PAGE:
On May.23.2005 at 07:47 PM
Michael Surtees’s comment is:

I love the lotto question: if money wasn't an option, would you still design. As some have already mentioned, they'd still want to be designers. At this moment in time, I would enthusiastically agree. However, there's a lot of options out there to be creative that design magazines don't cover. Designers should keep their eyes open for those opportunities.

I believe those that last a long time in the industry do so by making their own path. They don't measure their accomplishments with others. To find true success, they must define it themselves and work towards it. I'd be surprised if many people that come to SU are just killing time before retirement. Me, I have an NDA with myself so I can't really say what the future holds, but I'm working at least 200% towards it.

On May.23.2005 at 09:35 PM
HQ’s comment is:

20 years designing and still never a dull moment! I added teaching to my repertoire two years ago and found that sharing my knowledge, expertise and love of art and design have made me a more confident and sought after designer; and I love teaching! So much I have decided to return to school this fall and get my MFA. The academic route is working for me.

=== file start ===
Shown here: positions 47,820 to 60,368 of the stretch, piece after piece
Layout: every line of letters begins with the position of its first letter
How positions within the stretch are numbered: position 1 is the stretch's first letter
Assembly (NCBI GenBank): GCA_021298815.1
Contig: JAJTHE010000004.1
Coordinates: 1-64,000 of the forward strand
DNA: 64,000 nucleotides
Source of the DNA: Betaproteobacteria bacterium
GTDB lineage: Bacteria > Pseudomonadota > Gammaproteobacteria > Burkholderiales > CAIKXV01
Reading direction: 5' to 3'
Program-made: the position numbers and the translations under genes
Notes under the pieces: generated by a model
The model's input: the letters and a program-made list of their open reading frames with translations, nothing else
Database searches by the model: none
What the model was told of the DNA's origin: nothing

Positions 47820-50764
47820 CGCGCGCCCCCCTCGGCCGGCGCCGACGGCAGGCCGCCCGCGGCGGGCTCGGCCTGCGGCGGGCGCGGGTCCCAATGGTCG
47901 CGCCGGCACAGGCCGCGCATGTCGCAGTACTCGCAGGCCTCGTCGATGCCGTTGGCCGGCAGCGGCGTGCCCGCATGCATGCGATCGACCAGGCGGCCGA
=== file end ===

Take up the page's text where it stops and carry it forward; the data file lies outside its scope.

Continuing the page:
On May.23.2005 at 11:05 PM
ben’s comment is:

Does graphic design define you?

On May.24.2005 at 08:45 AM
Armin’s comment is:

Ben, you obviously have a pessimistic view towards graphic design and that's perfectly fine and valid — I ain't judgin' or condemnin'. My first question for you, in regards to something you wrote earlier in the discussion ("buy my way into one of the places that is actually creative"), what do you mean by "buying into" one of these places?